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Trade of culture and sport products, 2016

October 31, 201831 October 2018

Trade and tourism in the arts and culture

Statistics Canada

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Developed “as an extension of the Canadian Culture Satellite Account and the Provincial and Territorial Culture Satellite Indicators”, these estimates of trade in arts, culture, and heritage products show that culture exports ($16.0 billion) represented 2.5% of all exports from Canada in 2016. Imports of culture products were $20.8 billion, or 3.1% of all imports to Canada in 2016. The report notes that exports of cultural goods and services accounted for 30% of the overall gross domestic product of culture in Canada in 2016.

Culture exports from Ontario ($9.2 billion) represented 58% of all culture exports, followed by Quebec ($3.0 billion, or 19%) and British Columbia ($2.1 billion, or 13%). Collectively, these three provinces accounted for 89% of all culture exports from Canada.

Among culture products, crafts accounted for the highest proportion of exports ($5.1 billion, or 32%). As noted in the report, “the crafts sub-domain includes various manufactured products that originate from creative artistic activities. It includes items such as jewelry, pottery, and knives. However, due to measurement limitations estimates of trade for the craft sub-domain may be overstated.” Other culture products with substantial exports include film and video ($2.1 billion, or 13%), interactive media ($1.1 billion, or 7%), performing arts ($937 million, or 6%), and design ($899 million, or 6%). Crafts also accounted for the largest share of culture imports ($5.9 billion, or 28%), followed by books ($2.0 billion, or 10%) and performing arts ($1.8 billion, or 9%).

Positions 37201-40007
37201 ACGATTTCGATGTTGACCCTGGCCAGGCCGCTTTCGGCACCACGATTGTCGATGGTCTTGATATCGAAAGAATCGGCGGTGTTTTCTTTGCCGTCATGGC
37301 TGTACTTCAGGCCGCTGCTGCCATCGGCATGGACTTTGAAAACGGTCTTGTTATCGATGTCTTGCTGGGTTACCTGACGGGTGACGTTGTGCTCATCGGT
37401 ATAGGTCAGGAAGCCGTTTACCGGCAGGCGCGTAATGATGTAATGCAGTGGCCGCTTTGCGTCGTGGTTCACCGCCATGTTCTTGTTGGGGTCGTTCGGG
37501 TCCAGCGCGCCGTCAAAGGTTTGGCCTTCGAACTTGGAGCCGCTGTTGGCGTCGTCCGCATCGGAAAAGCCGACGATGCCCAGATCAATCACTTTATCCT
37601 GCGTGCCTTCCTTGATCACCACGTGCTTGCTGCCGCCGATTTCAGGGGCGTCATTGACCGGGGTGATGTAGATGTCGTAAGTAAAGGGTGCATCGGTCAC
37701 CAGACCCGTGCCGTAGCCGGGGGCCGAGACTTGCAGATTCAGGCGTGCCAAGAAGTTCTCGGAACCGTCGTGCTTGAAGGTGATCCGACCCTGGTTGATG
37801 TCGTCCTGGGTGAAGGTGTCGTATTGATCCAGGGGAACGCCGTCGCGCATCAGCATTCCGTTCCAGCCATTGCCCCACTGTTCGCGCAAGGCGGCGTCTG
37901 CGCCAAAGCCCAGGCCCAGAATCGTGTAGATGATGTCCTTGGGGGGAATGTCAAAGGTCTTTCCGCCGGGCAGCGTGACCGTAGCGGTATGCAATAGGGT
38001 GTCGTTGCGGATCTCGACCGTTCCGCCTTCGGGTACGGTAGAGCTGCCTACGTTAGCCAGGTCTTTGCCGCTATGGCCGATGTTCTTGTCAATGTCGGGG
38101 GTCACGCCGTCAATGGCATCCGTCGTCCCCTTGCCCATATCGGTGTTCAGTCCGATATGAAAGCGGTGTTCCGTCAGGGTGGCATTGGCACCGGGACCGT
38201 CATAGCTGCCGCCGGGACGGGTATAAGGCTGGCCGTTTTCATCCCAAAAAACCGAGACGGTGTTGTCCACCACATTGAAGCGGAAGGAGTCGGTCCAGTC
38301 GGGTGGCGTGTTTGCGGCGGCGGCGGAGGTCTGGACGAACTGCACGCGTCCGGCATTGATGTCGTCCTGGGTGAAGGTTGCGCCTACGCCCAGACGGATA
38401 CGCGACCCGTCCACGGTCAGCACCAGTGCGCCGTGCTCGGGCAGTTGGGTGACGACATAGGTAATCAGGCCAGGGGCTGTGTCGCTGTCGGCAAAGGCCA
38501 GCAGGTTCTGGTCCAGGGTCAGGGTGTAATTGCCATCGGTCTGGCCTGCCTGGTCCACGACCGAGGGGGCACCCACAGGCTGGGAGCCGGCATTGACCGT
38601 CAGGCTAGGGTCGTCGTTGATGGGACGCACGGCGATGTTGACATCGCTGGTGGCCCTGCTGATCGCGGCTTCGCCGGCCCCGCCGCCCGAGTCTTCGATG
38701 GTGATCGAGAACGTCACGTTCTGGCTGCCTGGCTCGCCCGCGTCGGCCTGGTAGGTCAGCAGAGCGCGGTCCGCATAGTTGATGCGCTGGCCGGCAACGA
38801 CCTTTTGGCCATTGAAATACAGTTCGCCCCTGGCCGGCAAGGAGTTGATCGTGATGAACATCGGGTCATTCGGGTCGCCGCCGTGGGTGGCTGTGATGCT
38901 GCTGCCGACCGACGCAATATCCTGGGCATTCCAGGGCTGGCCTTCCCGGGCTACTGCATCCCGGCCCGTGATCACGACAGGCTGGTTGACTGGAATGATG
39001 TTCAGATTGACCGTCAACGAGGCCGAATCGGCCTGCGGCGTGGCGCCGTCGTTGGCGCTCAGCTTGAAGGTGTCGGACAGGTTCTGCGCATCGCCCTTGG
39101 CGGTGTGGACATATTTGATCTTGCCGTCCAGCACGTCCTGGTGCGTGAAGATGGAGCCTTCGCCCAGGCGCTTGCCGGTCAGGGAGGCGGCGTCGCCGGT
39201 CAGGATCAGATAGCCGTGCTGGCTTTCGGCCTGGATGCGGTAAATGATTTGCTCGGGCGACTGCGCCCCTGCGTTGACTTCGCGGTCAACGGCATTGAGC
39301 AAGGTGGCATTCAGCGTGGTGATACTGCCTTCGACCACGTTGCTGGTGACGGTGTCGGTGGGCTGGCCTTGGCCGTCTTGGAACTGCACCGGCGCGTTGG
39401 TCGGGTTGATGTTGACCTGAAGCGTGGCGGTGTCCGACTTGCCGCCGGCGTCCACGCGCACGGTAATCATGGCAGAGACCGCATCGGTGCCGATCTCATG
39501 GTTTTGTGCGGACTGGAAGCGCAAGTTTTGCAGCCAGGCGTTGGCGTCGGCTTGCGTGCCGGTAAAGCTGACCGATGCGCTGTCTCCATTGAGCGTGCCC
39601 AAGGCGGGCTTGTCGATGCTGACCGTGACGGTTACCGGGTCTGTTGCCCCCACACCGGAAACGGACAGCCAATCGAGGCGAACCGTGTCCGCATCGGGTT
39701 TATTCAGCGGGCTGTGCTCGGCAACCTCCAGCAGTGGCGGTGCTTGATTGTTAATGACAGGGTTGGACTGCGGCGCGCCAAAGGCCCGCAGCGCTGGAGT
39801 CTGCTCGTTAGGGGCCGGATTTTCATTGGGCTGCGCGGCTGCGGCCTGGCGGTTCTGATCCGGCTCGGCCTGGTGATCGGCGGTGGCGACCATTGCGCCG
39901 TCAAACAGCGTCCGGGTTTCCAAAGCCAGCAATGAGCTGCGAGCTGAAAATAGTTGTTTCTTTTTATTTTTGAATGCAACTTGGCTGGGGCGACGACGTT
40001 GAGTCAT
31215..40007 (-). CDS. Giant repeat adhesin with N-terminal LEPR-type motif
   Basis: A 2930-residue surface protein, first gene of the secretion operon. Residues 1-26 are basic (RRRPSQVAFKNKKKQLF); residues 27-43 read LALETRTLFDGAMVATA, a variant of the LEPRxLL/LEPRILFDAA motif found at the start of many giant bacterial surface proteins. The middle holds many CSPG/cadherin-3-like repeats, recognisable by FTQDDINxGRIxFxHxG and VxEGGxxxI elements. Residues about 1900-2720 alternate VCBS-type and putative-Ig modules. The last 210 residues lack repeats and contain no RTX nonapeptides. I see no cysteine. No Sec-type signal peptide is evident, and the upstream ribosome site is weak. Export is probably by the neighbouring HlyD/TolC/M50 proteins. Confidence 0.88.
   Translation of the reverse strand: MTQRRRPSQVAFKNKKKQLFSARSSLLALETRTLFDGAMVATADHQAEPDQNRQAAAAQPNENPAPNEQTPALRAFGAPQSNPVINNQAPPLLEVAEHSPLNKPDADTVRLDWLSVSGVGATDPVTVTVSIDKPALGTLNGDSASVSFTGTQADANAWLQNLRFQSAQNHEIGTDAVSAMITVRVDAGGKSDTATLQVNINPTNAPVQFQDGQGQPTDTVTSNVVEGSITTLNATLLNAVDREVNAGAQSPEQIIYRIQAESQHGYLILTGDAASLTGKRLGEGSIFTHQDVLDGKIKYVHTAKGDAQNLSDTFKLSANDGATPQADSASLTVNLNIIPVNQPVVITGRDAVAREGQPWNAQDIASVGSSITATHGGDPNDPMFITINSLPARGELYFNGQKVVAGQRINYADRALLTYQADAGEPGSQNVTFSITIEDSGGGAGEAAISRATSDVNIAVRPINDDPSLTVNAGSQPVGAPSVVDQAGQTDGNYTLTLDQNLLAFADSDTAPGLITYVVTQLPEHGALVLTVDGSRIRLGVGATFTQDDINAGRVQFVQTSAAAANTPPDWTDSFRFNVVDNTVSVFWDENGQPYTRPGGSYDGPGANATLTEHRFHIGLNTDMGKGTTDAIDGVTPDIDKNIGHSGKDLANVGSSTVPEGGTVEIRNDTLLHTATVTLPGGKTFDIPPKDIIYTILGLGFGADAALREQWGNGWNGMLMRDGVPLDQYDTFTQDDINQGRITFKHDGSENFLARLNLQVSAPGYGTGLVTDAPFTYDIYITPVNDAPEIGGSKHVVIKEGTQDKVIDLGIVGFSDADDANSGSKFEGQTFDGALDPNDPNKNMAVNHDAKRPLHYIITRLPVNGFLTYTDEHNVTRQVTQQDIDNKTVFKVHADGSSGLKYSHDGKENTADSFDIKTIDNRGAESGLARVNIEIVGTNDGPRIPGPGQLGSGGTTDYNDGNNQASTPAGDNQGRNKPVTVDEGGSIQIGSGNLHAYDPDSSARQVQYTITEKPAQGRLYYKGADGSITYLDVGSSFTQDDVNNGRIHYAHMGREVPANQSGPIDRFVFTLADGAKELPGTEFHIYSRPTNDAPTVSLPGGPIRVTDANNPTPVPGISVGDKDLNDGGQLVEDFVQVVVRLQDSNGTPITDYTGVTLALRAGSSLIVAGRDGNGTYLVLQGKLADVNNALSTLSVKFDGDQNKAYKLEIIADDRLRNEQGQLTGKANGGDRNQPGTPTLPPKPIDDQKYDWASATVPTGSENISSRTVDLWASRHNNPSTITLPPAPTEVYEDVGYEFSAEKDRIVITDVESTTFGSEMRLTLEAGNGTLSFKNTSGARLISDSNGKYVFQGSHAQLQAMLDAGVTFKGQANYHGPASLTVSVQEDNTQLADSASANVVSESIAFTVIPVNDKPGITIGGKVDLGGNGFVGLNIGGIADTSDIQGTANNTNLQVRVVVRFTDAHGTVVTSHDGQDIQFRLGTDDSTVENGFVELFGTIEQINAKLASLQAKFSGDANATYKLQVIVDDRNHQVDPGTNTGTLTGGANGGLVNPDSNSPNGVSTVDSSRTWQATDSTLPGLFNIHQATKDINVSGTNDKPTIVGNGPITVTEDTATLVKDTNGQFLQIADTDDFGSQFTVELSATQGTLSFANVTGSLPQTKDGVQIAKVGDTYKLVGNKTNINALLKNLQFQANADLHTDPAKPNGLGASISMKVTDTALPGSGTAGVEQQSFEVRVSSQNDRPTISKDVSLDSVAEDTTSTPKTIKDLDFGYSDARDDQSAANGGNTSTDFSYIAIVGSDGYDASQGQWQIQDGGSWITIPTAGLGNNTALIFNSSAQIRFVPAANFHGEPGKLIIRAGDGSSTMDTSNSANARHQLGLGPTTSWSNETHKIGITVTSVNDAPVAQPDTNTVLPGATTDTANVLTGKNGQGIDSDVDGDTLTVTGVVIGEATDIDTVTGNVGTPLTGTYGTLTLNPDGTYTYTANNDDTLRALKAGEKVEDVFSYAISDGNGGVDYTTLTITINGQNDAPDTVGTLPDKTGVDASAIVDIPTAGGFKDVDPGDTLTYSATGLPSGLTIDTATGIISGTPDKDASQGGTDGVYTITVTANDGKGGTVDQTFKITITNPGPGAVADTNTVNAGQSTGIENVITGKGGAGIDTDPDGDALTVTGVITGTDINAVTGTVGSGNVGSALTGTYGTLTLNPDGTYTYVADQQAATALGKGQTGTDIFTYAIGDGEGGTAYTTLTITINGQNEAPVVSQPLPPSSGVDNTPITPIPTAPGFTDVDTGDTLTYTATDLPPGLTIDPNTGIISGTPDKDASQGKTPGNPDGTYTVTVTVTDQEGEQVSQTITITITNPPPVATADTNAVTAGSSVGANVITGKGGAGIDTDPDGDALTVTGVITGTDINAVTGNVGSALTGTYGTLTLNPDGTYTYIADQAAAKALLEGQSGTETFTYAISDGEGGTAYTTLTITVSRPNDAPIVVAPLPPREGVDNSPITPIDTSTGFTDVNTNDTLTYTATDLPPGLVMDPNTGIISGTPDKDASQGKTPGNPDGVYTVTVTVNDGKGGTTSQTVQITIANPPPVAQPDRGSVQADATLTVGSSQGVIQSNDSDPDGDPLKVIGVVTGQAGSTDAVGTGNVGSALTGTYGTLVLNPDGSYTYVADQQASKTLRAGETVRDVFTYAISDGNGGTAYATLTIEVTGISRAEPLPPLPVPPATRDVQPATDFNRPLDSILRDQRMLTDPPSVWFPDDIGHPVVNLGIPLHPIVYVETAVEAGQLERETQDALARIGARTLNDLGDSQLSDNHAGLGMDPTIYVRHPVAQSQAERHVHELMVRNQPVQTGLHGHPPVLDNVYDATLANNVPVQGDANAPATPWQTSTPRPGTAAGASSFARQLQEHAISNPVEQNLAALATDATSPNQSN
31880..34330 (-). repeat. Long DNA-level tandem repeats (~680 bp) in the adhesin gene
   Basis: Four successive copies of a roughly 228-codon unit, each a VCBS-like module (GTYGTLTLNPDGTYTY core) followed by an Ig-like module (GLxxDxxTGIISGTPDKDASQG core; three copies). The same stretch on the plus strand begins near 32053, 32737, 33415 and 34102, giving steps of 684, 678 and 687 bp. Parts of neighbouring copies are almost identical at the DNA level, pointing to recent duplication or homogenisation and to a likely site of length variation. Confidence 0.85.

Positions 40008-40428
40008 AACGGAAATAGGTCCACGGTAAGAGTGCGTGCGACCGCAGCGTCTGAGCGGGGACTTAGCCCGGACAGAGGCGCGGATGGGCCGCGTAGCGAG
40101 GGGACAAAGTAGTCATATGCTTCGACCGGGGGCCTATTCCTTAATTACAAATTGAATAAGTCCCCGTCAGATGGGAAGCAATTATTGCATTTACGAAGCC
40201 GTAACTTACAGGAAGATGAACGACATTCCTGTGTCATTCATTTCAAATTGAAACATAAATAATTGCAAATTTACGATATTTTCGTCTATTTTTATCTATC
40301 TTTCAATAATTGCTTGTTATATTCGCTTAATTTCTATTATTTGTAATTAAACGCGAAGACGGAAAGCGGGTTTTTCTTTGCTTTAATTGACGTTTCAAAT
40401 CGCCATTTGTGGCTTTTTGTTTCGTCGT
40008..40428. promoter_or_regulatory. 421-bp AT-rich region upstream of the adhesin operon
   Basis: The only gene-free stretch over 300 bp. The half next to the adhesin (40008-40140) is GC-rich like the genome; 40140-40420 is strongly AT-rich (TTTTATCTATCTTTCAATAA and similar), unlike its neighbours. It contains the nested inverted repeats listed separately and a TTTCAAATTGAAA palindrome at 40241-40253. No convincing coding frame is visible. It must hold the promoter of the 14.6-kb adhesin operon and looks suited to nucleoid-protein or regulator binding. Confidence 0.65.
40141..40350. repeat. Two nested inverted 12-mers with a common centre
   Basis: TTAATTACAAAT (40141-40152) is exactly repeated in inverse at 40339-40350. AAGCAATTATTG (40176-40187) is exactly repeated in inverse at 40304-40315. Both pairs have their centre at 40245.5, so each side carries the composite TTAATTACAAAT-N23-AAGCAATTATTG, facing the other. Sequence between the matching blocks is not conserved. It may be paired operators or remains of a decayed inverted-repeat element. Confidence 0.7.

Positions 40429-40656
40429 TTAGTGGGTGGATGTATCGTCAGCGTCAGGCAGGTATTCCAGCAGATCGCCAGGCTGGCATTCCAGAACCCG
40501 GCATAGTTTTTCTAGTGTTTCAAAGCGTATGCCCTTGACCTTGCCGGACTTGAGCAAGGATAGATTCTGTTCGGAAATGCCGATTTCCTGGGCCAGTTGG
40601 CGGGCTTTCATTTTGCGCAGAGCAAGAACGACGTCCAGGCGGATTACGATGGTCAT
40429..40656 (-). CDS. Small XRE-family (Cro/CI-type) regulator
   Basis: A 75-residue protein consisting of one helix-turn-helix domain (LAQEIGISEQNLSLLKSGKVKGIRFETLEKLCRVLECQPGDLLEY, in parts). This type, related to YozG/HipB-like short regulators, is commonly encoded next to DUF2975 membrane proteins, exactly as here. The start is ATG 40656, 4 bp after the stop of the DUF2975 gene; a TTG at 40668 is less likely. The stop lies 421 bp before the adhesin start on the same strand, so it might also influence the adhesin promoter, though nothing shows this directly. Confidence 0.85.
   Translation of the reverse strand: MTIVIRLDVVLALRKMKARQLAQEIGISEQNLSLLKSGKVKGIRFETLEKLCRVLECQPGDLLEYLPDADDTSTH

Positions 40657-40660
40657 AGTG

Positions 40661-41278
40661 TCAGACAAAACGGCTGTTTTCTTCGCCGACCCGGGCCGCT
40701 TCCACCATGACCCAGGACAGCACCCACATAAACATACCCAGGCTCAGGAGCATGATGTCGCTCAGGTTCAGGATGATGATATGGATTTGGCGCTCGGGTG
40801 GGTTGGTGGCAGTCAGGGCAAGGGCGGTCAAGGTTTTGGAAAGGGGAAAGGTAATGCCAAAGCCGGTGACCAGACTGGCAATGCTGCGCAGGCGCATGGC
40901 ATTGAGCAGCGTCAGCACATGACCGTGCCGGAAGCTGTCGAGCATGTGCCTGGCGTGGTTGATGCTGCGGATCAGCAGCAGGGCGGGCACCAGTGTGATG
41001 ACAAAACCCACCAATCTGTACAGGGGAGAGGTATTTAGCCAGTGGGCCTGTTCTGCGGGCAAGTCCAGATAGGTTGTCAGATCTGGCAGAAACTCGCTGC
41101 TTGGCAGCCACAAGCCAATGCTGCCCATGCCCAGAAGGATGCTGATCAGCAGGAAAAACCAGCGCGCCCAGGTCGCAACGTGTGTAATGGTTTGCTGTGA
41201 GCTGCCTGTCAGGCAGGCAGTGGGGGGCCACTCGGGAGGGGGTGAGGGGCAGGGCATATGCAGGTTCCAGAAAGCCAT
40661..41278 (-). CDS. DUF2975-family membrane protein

The United States was by far the largest trading partner for culture products in 2016, accounting for 63% of all exports ($10.1 billion) and 66% of all imports ($13.6 billion). The second-largest trading partner for culture products was the European Union, representing 12% of all exports ($1.9 billion) and 11% of all imports ($2.2 billion).

Canada experienced a substantial trade deficit related to culture in 2016, with culture exports ($16.0 billion) being 23% smaller than imports ($20.8 billion). Between 2010 and 2016, culture exports increased by 43%, while culture imports grew by 33%.

The study also provides an estimate of international trade in sport products. Sport exports were $1.8 billion in 2016, while sports imports were $3.2 billion. Sport products accounted for 0.3% of all Canadian exports and 0.5% of all imports. The trade deficit in sport products (43%) was proportionally larger than the deficit in culture products (23%).

Within Canada, the study estimated that interprovincial trade in culture products amounted to $17.1 billion in 2014, or 4.6% of total interprovincial trade. In comparison, “interprovincial trade for sport products totalled $1.6 billion or 0.4% of total interprovincial trade in 2014”.

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